Although Keys and Stephens are currently the U.S.'s chief Grand Slam-winning hopes in a post-Serena WTA, the numbers suggest they will not lack compatriots in the draw. There are currently nine Americans in the top 100, more than any other nation. Serena, perched at No. 1, naturally leads the group. But most of the others are rising young players in their teens or early twenties, all at or near their career-high rankings.
They are led by No. 17 Stephens, 20, who is starting to rebuild her results after struggling in the wake of reaching the Australian Open semifinal earlier this year. No. 25 Jamie Hampton, 23, has made a strong climb this year despite two herniated discs in her back and produced good results during the grass season before falling to Stephens in the first round at this tournament. Keys is at a career-high No. 52 and clearly headed up. No. 68 Mallory Burdette, 22, is an NCAA champion who has been posting good WTA results since turning pro last year. No. 70 Christina McHale, 22, reached No. 24 last year and is starting to return to her solid, consistent self after being sidelined with mononucleosis. No. 85 Lauren Davis, 19, is a small but spirited player who has also made it into the top 100 as a teen -- an increasingly rare feat these days.
In this mix are a few veterans still pushing hard in their late twenties and early thirties. No. 29 Vavara Lepchenko, 27, cracked the top 20 last year and continues to produce solid showings. No. 34 Venus Williams, 33, is battling illness and injuries but remains determined to continue playing and can still produce impressive tennis when feeling well. No. 58 Bethanie Mattek, 28, has renewed her career after discovering several food allergies and finally enjoying an injury-free stretch.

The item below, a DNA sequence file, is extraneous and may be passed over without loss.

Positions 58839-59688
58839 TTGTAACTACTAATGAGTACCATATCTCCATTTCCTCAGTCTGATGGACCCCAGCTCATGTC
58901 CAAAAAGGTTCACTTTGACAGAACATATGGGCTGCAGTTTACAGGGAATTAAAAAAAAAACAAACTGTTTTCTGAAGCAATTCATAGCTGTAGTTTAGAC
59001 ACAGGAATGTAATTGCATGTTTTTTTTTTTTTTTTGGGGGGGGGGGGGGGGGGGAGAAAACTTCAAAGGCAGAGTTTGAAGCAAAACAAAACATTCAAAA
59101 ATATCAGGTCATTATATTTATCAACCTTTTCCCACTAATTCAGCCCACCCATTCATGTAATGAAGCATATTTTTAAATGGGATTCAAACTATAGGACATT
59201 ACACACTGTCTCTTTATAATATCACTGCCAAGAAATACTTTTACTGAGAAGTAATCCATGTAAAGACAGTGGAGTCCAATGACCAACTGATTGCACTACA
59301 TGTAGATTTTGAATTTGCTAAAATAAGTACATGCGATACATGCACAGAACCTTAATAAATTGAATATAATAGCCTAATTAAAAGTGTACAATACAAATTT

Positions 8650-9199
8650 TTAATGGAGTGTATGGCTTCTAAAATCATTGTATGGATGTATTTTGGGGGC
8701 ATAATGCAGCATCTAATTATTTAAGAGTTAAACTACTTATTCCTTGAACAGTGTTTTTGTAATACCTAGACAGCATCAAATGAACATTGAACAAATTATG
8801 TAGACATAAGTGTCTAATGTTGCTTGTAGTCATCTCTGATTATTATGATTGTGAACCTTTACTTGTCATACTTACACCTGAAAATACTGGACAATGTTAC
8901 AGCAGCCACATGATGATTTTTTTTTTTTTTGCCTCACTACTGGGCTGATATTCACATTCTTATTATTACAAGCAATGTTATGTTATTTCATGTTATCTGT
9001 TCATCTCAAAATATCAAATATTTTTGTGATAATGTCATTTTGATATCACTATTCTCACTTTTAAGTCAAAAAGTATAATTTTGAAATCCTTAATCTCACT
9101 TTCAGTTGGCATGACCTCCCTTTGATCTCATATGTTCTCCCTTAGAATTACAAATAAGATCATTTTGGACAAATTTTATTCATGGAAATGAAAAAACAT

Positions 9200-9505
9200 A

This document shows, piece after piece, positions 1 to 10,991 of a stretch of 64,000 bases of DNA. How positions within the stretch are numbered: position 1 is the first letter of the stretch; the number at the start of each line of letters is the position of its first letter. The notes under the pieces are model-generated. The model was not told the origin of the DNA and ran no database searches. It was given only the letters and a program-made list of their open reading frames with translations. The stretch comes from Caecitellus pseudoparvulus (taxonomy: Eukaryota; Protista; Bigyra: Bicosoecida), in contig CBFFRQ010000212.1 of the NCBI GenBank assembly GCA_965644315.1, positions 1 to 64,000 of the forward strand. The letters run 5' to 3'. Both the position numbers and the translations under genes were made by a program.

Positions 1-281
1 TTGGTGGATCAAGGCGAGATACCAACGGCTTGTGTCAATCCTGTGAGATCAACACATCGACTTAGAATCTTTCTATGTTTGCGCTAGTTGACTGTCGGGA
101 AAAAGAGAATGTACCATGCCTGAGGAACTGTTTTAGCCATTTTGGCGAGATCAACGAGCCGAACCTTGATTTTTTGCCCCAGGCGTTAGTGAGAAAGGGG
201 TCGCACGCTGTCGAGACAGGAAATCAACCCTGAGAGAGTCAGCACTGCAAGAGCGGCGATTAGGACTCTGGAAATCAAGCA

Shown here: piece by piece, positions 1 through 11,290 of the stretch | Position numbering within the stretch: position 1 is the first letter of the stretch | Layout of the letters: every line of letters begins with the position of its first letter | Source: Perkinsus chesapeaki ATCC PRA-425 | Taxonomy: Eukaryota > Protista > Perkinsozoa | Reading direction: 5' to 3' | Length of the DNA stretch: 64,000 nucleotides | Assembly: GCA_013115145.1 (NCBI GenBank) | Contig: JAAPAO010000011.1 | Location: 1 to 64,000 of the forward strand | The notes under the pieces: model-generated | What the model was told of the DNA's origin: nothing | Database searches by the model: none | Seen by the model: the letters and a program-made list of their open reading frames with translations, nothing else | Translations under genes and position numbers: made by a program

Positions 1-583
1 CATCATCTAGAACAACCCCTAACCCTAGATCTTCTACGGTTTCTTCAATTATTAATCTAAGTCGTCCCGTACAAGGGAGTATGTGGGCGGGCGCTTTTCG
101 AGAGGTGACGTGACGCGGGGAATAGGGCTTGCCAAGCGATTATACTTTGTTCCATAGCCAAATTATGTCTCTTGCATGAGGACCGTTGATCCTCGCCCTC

"I think we all really encourage each other, which I think is why we've all been really doing well," said Keys. "We've been kind of feeding off each other."Many also train together at one the three national USTA facilities at Carson, Calif., Florida, and New York. That spurs them on at home. Keys, for example, cites the example of watching Hampton practice.
"Jamie, she's out there all the time," Keys said. "She just works really, really hard. I think that just kind of motivates me to work just as hard."
It also builds friendships that provide company on the road. These days, there's plenty of that.
"I just really love that being in different countries. We still have a support group, and there's people to be around," Keys said. "I think it would be very hard if there were just one or two of us the entire time we were here."
And though Serena clearly doesn't need any help carrying the banner for U.S. tennis, the American upsurge has also made it easier for her when it comes to fielding inquiries about her successors.
"I think it's great," Serena said. "I think for the past 12 months we've seen a lot of growth in American tennis. A couple years ago, when I was asked that question, I wasn't sure of the answer. But now I can answer that in so many different ways.
"There's so many great young American players."